– Bach
    Sep 26 '19 at 1:26
  • And for every verse you will find two different versions: one reading thirty and one three, making it almost impossible to reconstruct the text.
    – Bach
    Sep 26 '19 at 1:46
  • That the Chronicler's version of שלושים always meant 'thirty' could draw some confusion over how to interpret 1Chr 12:18, where if thirty were meant it should not necessarily indicate which 'thirty', given it was said under a context of Saul's kingdom not David's(1Ch 12:1). It should not seem to me to be the thirty listed in 2Sa 23:24-38, if for instance Joab was possibly replaced by Benaiah from the thirty(1Ch 11:15;22), having died, and Amasa also having died. Suffice to say, I suppose of some thirty would still be possible.
    – user21676
    Sep 26 '19 at 7:45
  • @Bach 1S 23:8 is clearly the parallel of 1C 11:11 in my opinion. The verses are identical, almost letter by letter, except for יֹשֵׁ֨ב בַּשֶּׁ֜בֶת תַּחְכְּמֹנִ֣י vs. יָֽשָׁבְעָ֣ם בֶּן־חַכְמוֹנִ֗י and עֲדִינ֣וֹ העצנו vs. עוֹרֵ֧ר אֶת־חֲנִית֛וֹ, and even both of these differences are very graphically similar, so they could've relied on the same source. I don't see the lists of David's warriors as random lists of names and facts, but of two recensions of the same text. I make no attempt to reconstruct the text, but I see no reason to deny them as parallels, since there is clear literary dependence
    – b a
    Sep 26 '19 at 9:08

In this post I will not address the problem with the NASB's choice to translate "head of thirty" both in v. 11 and v. 20, for this @ba has already provided an illuminating answer. My intention is only to provide what I think is the best and most accurate translation for v. 11 and v. 20, and I hope this will shed some light on this very confusing topic.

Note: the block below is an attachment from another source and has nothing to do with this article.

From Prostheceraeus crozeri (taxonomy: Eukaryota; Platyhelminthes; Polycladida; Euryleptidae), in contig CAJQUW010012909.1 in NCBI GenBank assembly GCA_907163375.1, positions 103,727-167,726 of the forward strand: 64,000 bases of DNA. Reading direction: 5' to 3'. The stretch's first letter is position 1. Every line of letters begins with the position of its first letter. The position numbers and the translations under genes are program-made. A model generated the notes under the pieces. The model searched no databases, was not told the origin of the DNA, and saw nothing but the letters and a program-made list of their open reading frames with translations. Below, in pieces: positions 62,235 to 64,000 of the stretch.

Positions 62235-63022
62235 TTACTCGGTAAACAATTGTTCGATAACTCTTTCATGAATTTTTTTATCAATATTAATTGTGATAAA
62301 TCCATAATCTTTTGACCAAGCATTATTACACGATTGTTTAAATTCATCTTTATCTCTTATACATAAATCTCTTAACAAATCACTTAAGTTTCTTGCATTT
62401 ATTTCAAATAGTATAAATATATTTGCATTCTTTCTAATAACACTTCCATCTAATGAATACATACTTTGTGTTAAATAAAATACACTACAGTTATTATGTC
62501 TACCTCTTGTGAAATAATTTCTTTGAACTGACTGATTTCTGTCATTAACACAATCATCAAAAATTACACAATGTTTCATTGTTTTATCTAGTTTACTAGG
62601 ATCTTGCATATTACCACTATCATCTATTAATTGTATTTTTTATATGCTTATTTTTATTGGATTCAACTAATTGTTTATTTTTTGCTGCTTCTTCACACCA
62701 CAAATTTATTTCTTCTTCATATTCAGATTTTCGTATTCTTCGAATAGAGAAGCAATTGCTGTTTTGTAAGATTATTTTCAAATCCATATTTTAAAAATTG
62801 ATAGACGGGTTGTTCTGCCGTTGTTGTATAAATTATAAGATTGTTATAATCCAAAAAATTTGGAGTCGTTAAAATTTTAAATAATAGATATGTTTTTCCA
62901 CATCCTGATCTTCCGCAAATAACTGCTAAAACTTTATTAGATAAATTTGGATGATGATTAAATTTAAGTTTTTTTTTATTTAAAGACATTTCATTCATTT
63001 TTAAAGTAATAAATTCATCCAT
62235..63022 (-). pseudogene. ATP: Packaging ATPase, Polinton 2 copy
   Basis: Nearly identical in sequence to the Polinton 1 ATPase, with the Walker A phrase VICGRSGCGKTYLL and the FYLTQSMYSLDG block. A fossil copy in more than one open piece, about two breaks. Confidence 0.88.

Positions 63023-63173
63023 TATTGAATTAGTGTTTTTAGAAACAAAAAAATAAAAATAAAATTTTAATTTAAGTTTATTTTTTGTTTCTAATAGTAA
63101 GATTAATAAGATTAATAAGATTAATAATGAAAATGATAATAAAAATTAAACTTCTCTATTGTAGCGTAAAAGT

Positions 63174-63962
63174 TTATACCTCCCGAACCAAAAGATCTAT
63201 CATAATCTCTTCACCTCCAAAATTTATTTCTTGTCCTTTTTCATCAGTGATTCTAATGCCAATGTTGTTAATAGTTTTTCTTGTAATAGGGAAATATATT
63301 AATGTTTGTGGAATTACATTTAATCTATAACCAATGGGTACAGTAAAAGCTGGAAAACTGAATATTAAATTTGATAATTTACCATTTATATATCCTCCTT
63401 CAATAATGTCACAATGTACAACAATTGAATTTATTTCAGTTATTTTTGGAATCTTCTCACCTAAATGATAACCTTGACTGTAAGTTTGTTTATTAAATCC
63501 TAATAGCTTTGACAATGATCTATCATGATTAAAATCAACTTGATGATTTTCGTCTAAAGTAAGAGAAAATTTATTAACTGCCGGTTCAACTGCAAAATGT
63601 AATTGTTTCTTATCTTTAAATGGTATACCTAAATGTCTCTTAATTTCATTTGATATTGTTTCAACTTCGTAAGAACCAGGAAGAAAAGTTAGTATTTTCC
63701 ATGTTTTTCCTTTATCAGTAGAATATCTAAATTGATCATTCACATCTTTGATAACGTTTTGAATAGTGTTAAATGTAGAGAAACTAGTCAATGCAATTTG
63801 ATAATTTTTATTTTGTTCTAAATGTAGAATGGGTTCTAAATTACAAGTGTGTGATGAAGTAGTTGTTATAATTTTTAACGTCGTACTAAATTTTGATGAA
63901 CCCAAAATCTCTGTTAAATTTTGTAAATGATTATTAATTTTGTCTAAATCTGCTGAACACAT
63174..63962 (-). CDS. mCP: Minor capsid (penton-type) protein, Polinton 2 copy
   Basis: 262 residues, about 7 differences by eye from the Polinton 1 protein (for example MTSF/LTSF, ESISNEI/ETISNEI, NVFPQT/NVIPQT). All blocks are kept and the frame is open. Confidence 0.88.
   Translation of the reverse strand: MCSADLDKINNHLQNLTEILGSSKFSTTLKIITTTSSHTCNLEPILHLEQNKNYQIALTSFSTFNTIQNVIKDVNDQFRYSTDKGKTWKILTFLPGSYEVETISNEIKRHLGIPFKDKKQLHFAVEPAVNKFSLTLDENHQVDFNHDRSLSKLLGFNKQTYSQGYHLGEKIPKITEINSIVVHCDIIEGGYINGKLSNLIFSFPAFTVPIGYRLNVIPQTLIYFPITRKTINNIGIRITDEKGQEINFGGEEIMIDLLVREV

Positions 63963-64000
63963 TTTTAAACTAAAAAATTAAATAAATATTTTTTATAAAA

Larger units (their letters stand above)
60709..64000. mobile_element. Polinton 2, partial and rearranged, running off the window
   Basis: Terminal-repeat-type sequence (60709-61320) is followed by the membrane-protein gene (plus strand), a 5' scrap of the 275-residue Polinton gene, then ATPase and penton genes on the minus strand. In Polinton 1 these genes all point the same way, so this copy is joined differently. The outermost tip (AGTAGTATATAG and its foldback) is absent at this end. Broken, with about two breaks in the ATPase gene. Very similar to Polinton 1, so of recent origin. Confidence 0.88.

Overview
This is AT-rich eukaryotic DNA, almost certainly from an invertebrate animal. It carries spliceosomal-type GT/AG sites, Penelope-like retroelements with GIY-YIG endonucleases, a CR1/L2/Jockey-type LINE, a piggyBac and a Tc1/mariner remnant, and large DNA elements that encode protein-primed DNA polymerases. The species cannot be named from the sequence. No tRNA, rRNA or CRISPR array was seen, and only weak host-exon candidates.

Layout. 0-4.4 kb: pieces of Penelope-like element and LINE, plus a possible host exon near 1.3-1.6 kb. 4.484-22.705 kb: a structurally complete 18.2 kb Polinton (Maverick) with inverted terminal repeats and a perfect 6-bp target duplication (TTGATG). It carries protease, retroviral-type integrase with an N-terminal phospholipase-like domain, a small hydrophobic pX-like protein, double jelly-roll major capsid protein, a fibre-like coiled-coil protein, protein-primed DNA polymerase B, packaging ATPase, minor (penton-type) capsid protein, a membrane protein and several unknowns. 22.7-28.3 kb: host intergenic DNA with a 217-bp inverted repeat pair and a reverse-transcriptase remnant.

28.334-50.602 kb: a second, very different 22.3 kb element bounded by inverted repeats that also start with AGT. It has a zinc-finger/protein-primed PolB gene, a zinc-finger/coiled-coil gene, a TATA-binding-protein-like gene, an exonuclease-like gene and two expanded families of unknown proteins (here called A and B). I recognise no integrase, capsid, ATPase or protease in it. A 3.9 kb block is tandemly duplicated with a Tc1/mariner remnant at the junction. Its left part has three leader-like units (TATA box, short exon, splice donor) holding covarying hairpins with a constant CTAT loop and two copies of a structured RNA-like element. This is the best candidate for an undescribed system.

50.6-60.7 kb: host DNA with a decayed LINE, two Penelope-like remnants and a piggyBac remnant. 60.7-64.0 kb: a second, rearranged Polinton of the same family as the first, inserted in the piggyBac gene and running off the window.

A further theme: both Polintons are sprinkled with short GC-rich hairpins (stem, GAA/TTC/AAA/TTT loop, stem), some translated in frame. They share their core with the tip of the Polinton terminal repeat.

V. 11 according to the Hebrew as preserved in the MT:

וְאֵלֶּה מִסְפַּר הַגִּבֹּרִים, אֲשֶׁר לְדָוִיד: יָשָׁבְעָם בֶּן-חַכְמוֹנִי, רֹאשׁ השלושים (הַשָּׁלִישִׁים)--הוּא-עוֹרֵר אֶת-חֲנִיתוֹ עַל-שְׁלֹשׁ-מֵאוֹת חָלָל, בְּפַעַם אֶחָת.

Whether you go with the kere הַשָּׁלִישִׁים or you go with the ketiv השלושים Jashobeam is clearly not head of any three. He is either head of the "officers" or the "thirty" but not of "three". And the Septuagint agrees with this. The parallel verse in Samuel which reads ראש השלישי doesn't pose a problem at all, since according to the Masoretic text this should not be read as "head of three" but רֹ֣אשׁ הַשָּֽׁלִשִׁ֗י which is an archaic term for "head of officers" as well. (see @ba post for more on this). So the texts in Chronicles and Samuel both point to "head of officers" as the original title of Jashobeam. Even the ESV who has "head of three" in v. 11 notes that it is not being loyal to the Hebrew text, only that the text in Samuel indicates that "head of three" is the correct title, but as we saw this is simply not the case if we go with the Masoretic version (which they simply disregard). Likewise the NLT notes that "three" comes up in some Greek manuscripts, and that Samuel likewise suggests "three". But as I said, in the Hebrew text of Chronicles there is no number three (in any of the versions), and Jashobeam clearly does not feature as their commander. Since the MT and the Septuagint both seem to agree that the text does not have a "three" then I think it would be logical to reject the ESV and the NLT's translation.